Finally, accident reconstruction provides expert analysis. Specialists review all the evidence to simulate the accident and determine the most probable sequence of events. By studying the vehicle damage patterns, debris scatter, and rest positions, they can calculate speeds, angles of impact, and other key factors to advise on each party’s role in the crash.
When police and insurance companies conduct an initial investigation, the findings may not be enough to clearly establish fault, or may not be completely favorable to your side. This is where lawyers become crucial. Our Syracuse car accident attorneys know what evidence holds up best in court and how to cast doubt on unreliable witnesses or biased police reports. Rather than taking the insurance company’s assessment at face value, we can independently gather evidence to build the strongest case for your position.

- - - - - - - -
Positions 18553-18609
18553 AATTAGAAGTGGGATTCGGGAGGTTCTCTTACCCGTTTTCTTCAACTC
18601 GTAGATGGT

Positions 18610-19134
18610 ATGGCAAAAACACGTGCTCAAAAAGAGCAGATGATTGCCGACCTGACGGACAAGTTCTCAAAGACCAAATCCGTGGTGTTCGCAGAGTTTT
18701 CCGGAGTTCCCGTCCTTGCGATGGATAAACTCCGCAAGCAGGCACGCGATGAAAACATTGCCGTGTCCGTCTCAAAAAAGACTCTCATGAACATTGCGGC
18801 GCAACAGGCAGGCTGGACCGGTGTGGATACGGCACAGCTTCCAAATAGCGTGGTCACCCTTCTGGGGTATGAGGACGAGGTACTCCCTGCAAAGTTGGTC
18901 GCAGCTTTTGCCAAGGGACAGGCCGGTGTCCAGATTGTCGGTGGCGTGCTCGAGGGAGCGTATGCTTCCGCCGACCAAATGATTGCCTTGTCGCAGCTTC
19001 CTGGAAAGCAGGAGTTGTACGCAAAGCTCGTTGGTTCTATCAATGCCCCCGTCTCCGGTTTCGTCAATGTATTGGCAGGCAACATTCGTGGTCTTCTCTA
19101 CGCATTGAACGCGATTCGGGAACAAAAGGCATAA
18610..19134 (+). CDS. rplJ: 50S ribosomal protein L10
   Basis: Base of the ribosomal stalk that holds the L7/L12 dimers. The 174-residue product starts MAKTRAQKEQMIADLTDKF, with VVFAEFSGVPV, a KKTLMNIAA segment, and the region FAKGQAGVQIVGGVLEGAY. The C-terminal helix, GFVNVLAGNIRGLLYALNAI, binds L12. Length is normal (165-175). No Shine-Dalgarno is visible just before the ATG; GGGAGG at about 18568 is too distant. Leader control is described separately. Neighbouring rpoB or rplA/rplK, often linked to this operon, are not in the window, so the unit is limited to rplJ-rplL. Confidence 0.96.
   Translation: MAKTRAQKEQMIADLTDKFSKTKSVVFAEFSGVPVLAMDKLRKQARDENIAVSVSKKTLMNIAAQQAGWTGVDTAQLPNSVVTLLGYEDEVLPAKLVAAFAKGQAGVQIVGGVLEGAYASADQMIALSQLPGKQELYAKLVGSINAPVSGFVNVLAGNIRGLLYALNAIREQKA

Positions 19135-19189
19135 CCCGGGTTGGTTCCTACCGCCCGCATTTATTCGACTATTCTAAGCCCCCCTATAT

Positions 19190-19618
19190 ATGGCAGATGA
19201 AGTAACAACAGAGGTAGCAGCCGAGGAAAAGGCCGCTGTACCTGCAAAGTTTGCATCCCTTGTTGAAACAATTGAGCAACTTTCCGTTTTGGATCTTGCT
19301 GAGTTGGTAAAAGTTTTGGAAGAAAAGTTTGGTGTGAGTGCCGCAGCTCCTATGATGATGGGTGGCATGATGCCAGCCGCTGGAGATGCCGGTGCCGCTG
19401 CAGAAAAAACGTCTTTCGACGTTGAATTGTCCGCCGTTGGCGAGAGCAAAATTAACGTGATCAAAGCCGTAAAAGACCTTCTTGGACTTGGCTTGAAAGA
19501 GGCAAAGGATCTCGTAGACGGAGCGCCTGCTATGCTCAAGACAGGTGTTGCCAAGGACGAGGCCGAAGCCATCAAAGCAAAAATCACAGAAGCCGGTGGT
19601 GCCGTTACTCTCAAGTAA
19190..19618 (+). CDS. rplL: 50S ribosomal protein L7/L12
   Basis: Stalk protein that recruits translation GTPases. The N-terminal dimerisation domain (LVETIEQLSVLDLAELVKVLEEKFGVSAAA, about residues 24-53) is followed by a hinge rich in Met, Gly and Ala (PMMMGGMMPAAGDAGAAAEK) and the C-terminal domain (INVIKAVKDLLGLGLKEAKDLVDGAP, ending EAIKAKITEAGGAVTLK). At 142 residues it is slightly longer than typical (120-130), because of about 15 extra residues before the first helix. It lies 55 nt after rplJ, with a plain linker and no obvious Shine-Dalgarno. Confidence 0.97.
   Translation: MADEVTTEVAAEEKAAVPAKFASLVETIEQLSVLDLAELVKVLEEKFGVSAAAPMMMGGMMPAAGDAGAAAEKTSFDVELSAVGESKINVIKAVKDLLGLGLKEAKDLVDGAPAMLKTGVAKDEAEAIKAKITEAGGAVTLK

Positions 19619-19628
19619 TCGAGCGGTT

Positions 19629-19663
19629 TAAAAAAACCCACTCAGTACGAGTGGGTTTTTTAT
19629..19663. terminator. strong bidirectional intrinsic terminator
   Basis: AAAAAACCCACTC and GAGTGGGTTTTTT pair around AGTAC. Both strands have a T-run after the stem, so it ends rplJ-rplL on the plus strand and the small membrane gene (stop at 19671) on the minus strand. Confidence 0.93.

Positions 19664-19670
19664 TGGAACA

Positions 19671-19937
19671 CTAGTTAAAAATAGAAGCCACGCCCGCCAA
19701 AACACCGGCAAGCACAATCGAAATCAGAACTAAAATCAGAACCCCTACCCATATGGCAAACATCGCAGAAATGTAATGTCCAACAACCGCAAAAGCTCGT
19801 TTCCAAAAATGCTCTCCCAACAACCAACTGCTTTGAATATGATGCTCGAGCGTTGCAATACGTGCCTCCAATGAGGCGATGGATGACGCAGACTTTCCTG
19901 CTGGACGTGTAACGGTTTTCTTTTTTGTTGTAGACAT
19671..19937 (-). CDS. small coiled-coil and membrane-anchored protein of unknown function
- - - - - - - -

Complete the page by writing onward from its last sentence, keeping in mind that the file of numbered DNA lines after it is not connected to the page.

Tips to Avoid Hydroplaning When Roads Are Wet or Icy
To stay safe on the roads in snowy conditions, you should buy winter tires and frequently check your tire pressure. You can also prepare for icy conditions by making sure your vehicle is in good working order. Here are more tips for safe driving on wet or snow-covered roads:
- In case of rain, give yourself extra time to travel. You should drive slowly in these conditions to give yourself extra time to stop.
- Don’t hit the brakes forcefully.
- Stay on the same path as the vehicle ahead of you.
- Leave a safe distance (minimum of three car lengths) between your car and other vehicles, so you have time to safely slow or stop when there is rain or snow.
- Stay in the center lanes of the road if possible. The water accumulates on the outside lanes due to drainage. If you remain in the inner lanes, you’ll have a lower chance of encountering standing water.